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April 9, 2014

Jonathan Tobin: Why Did Kerry Lie About Israeli Blame?

Samuel G. Freedman: A resolution 70 years later for a father's unsettling legacy of ashes from Dachau

Jessica Ivins: A resolution 70 years later for a father's unsettling legacy of ashes from Dachau

Kim Giles: Asking for help is not weakness

Kathy Kristof and Barbara Hoch Marcus: 7 Great Growth Israeli Stocks

Matthew Mientka: How Beans, Peas, And Chickpeas Cleanse Bad Cholesterol and Lowers Risk of Heart Disease

Sabrina Bachai: 5 At-Home Treatments For Headaches

The Kosher Gourmet by Daniel Neman Have yourself a matzo ball: The secrets bubby never told you and recipes she could have never imagined

April 8, 2014

Lori Nawyn: At Your Wit's End and Back: Finding Peace

Susan B. Garland and Rachel L. Sheedy: Strategies Married Couples Can Use to Boost Benefits

David Muhlbaum: Smart Tax Deductions Non-Itemizers Can Claim

Jill Weisenberger, M.S., R.D.N., C.D.E : Before You Lose Your Mental Edge

Dana Dovey: Coffee Drinkers Rejoice! Your Cup Of Joe Can Prevent Death From Liver Disease

Chris Weller: Electric 'Thinking Cap' Puts Your Brain Power Into High Gear

The Kosher Gourmet by Marlene Parrish A gift of hazelnuts keeps giving --- for a variety of nutty recipes: Entree, side, soup, dessert

April 4, 2014

Rabbi David Gutterman: The Word for Nothing Means Everything

Charles Krauthammer: Kerry's folly, Chapter 3

Amy Peterson: A life of love: How to build lasting relationships with your children

John Ericson: Older Women: Save Your Heart, Prevent Stroke Don't Drink Diet

John Ericson: Why 50 million Americans will still have spring allergies after taking meds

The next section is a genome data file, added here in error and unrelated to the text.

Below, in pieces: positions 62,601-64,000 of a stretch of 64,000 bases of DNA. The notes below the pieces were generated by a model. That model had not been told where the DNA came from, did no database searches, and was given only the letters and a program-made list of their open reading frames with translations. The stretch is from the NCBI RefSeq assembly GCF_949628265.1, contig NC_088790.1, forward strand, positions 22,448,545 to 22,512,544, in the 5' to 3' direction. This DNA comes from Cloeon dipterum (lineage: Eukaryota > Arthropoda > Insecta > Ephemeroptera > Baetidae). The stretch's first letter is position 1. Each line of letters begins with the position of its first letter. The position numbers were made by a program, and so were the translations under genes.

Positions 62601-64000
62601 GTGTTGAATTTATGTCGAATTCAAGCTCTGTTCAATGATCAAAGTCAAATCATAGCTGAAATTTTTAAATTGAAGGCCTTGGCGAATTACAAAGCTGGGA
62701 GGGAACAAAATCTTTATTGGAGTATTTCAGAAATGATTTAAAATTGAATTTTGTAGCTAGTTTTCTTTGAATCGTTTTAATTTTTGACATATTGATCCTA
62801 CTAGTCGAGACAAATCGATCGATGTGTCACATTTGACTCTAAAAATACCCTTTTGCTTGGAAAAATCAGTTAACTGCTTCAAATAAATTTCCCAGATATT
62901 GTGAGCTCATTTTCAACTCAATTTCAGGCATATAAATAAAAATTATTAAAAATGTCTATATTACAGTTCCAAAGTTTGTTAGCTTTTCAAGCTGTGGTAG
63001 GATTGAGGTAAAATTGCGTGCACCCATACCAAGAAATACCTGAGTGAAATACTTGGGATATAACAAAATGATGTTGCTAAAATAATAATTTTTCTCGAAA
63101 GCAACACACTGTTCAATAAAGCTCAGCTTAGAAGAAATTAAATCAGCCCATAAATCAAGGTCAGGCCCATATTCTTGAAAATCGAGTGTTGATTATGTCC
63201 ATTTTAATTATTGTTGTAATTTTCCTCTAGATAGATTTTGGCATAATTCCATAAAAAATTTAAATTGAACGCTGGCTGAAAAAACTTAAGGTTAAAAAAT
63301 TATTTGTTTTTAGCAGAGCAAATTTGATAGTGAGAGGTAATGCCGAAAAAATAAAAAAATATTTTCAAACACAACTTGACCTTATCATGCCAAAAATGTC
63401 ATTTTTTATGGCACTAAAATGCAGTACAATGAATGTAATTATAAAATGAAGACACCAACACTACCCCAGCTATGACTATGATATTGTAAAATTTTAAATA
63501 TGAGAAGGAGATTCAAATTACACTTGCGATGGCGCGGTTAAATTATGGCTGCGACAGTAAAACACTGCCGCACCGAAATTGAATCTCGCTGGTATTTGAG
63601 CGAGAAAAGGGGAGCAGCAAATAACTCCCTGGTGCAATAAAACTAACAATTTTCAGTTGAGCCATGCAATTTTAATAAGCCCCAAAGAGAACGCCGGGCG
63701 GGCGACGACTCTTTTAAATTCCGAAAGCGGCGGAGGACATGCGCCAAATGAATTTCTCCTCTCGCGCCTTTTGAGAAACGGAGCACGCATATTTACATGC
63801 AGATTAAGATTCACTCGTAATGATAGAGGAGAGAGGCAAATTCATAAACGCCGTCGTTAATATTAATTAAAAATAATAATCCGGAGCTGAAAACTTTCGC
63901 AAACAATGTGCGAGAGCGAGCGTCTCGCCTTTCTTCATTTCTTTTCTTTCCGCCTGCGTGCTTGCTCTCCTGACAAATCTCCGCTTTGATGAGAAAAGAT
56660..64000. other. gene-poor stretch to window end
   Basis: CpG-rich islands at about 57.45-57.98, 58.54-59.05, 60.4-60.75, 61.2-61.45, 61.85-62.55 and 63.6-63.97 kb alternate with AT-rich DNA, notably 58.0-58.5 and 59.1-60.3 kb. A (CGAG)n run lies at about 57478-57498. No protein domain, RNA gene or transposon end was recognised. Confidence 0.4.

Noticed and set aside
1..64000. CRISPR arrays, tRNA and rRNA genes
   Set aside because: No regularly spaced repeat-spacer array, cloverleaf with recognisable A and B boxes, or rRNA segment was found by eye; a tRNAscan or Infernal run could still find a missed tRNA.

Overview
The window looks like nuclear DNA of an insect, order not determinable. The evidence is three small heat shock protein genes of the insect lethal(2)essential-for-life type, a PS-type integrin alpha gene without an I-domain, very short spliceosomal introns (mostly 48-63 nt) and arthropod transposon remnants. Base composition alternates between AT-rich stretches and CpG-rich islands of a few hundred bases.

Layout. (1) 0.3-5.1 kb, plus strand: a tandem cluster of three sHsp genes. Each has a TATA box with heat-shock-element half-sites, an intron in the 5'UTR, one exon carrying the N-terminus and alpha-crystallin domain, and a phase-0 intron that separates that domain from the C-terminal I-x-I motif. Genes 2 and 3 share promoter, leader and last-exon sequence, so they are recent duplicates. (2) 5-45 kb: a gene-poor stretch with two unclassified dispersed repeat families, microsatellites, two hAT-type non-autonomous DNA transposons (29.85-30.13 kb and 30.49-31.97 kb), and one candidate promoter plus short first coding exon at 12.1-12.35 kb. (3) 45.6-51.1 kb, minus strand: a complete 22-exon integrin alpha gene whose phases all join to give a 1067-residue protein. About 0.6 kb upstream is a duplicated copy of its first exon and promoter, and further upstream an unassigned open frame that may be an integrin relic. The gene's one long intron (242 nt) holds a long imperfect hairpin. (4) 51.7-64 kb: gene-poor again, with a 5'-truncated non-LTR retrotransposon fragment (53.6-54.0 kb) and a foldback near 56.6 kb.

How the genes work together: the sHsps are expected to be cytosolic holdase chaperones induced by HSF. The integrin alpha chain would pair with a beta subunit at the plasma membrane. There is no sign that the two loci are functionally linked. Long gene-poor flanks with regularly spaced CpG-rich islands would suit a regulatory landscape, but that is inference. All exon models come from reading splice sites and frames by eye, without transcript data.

Cameron Huddleston: Best and Worst Buys of April 2014

Stacy Rapacon: Great Mutual Funds for Young Investors

Sarah Boesveld: Teacher keeps promise to mail thousands of former students letters written by their past selves

The Kosher Gourmet by Sharon Thompson Anyone can make a salad, you say. But can they make a great salad? (SECRETS, TESTED TECHNIQUES + 4 RECIPES, INCLUDING DRESSINGS)

April 2, 2014

Paul Greenberg: Death and joy in the spring

Dan Barry: Should South Carolina Jews be forced to maintain this chimney built by Germans serving the Nazis?

Mayra Bitsko: Save me! An alien took over my child's personality

Frank Clayton: Get happy: 20 scientifically proven happiness activities

Susan Scutti: It's Genetic! Obesity and the 'Carb Breakdown' Gene

Lecia Bushak: Why Hand Sanitizer May Actually Harm Your Health

Stacy Rapacon: Great Funds You Can Own for $500 or Less

Cameron Huddleston: 7 Ways to Save on Home Decor

The Kosher Gourmet by Steve Petusevsky Exploring ingredients as edible-stuffed containers (TWO RECIPES + TIPS & TECHINQUES)

Jewish World Review Sept. 10, 2008 / 10 Elul 5768

The Dems and abortion

By Nat Hentoff


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http://www.JewishWorldReview.com | In June, the 8th Circuit Court of Appeals declared constitutional an amendment to South Dakota's "Women's Right to Know Law" that now requires a woman wanting an abortion to be told that "the abortion will terminate the life of a whole, separate, unique, living human being." Pro-lifers will surely try hard to get other states to recognize that the fetus is one of us. Planned Parenthood will surely appeal the decision.


This federal Circuit Court decision would have delighted the late Robert Casey, governor of Pennsylvania from 1987 to 1994. I was privileged to know Casey. He was the very model of a public official devoted to protecting all human life before and after birth. He instituted school-based full-day child-care programs for infants and preschoolers, including for poor kids.


Casey also signed legislation that guaranteed health insurance for children whose families' incomes were too high for public assistance but nonetheless were insufficient to buy health insurance.


The governor's concern for women's health care included his requirement that HMOs pay for annual mammograms for women over age 40 and state funding of screening. The renowned Harvard University pediatrician, T. Berry Brazelton, called Casey's health care programs for women and children "a model for the rest of the country."